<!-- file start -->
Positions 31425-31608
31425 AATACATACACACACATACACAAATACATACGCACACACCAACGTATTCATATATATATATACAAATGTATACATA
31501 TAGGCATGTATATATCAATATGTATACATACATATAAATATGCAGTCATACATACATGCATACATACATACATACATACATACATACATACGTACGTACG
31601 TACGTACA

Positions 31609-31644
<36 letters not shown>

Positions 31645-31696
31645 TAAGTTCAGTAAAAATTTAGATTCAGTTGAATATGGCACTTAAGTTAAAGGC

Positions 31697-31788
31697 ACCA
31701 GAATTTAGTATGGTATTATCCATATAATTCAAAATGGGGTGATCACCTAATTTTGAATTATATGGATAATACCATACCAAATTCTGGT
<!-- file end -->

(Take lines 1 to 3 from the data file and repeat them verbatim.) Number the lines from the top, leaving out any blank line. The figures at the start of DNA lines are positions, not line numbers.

Positions 31425-31608
31425 AATACATACACACACATACACAAATACATACGCACACACCAACGTATTCATATATATATATACAAATGTATACATA
31501 TAGGCATGTATATATCAATATGTATACATACATATAAATATGCAGTCATACATACATGCATACATACATACATACATACATACATACATACGTACGTACG